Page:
10. Do you have a website or blog you'd like to share with readers and writers?
I do, and I love sharing about them because my awesome web designer hubby created them for me and they are chock full of resources and places to build community, like the discussion boards. My author site is Heart Chocolate www.amywallace.com and the book series site is Defenders of Hope www.defendersofhope.com On the Defenders of Hope site, there's a link to sign up for my newsletter where I share some Heart Chocolate thoughts, a kid-friendly recipe, and tips and links for keeping kids safe. My blog is the Peek-a-boo ICU http://peek-a-booicu.blogspot.com
11. I just loved the dog in this book. He seemed a constant presence. If you could write a one paragraph blurb (from the dog's keen point of view) to introduce you as the author of his owner, Gracie's story...what would Jake say?
Jake's the dog I've always wanted to have. But I can get into the head of a serial killer faster than a dog. That sounds creepier than I intended~ sorry! But if anyone wants to take a whack at this, email it to me and I'll find a way to add it to my website.
12. What is a typical writing day like for you?
A typical writing day starts after breakfast with my family on Saturday. I do a quick email run-through and then send a prayer update to my awesome prayer group. Then I edit last week's work before jumping into the next chapter on my outline. I often write straight through until dinnertime when I take a short break to eat and take a walk with my hubby and kids. After that I'm up until after midnight, putting in a twelve to fifteen hour workday.
13. How much does your relationship with God play when you go to write a story? How much do you draw from Amy, and how much do you draw from Him?
When I write a story, it's a partnership with God from beginning to end. Sometimes we wrestle, sometimes I try to walk away, but the best times are when I can feel Him typing through me as I work.
As I write, some of me finds its way into the story because writing is how I work out my salvation and how I seek to understand life. But I look at the story circumstances from the eyes of my characters even as I'm wondering how I'd react. Little details of my life end up on the pages too. Especially things like my favorite basketball team or cars I'd like to drive. Some of my embarrassing moments end up there too, like blurting out when I'm having a Top Gun "Take My Breath Away" moment. And no, I'm not about to detail that statement, except to say it doesn't happen until the end of Ransomed Dreams! ;-)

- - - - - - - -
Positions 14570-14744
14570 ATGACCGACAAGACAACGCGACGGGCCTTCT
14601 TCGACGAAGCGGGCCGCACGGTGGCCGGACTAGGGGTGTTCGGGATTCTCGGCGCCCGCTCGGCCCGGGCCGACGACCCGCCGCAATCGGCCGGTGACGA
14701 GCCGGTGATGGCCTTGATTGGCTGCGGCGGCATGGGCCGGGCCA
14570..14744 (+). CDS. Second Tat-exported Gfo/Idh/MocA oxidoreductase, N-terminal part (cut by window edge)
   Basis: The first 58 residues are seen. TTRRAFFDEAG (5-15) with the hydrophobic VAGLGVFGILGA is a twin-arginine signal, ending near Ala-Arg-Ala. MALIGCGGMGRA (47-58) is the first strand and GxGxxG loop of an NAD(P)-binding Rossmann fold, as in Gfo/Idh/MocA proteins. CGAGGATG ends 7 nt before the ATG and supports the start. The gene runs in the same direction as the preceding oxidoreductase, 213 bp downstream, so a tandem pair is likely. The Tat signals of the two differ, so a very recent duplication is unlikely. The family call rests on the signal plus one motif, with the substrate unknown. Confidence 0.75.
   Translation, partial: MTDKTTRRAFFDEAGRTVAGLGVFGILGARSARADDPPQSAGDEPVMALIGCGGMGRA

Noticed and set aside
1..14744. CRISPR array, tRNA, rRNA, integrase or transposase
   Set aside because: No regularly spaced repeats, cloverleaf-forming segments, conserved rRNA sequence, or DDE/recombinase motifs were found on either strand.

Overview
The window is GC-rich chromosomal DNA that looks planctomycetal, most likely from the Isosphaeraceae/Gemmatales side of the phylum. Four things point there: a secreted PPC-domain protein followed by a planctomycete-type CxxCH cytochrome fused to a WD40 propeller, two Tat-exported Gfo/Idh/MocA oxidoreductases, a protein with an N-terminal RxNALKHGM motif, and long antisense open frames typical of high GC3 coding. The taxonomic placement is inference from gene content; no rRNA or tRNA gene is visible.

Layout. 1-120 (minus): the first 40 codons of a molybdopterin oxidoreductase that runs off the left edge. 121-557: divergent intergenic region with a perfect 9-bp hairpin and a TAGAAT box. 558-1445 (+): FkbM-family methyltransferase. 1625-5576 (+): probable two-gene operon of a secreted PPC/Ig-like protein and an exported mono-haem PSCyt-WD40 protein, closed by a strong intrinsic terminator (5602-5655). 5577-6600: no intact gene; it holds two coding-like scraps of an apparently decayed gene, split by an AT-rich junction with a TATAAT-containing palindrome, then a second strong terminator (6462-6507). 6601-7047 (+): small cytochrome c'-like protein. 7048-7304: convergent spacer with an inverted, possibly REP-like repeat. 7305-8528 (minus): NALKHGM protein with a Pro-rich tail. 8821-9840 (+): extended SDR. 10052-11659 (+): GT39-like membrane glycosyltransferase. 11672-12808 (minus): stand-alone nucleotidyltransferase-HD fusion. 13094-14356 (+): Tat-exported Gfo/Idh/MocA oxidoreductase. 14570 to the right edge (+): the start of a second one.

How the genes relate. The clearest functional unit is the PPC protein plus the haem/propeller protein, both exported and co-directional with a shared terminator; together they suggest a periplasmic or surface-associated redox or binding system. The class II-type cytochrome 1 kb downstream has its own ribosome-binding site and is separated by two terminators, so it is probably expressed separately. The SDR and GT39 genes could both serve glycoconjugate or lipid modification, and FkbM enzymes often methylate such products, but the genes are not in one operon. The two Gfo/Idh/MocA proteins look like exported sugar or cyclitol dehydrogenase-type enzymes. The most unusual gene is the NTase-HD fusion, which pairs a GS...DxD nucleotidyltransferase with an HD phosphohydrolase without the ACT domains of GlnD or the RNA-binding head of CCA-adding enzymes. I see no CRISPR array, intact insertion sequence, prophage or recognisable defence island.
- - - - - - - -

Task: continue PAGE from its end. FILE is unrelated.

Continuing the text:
14. Tell us what The Call to publication was like.
It was an email from my agent that sent me to the restroom heaving. I literally felt like I was going to be sick. It pretty much paralleled my pregnancy test experiences with so many emotions swirling around my brain that it's hard to describe. It wasn't until I started to tell some friends about "The Call" that excitement won over fear and I began to let the joy bubble up inside.
15. What advice would you extend to readers who may feel their dreams have slipped beyond their grasp?
God is far from finished with you~ He has great dreams for you even when you can't remember yours. Nothing is impossible with Him, so hang onto His hand and trust Him to shower you with good gifts in His perfect time. Some of those gifts come in the form of trials you'd rather not experience, but when you walk through them, or better yet let the Lord carry you through them, His presence and peace will fill you and sustain you through it all.
Thanks so much for your awesome interview questions and for having me over today, Cheryl!
You're welcome, Amy! I loved having you!
Cheryl Wyatt Gal. 2:20 Pouring my vial of words over Him.
A SOLDIER'S PROMISE~ Steeple Hill Love Inspired~ Jan. 2008
A SOLDIER'S FAMILY~ Steeple Hill Love Inspired~ Mar. 2008
Thursday, April 12, 2007
Hi Cheryl! Thanks for inviting me to your blog and for your interest in NOWHERE TO HIDE. Yes, it's my debut novel, but I've been writing for a number of years and have other completed manuscripts. Actually, I started doing articles for magazines years ago, then put everything on hold to raise my children. When they were in high school, I wrote for a medical laboratory magazine and a number of women's publications while I was also working on full-length fiction. Now, I'm spending all my time writing inspirational romantic suspense for Steeple Hill.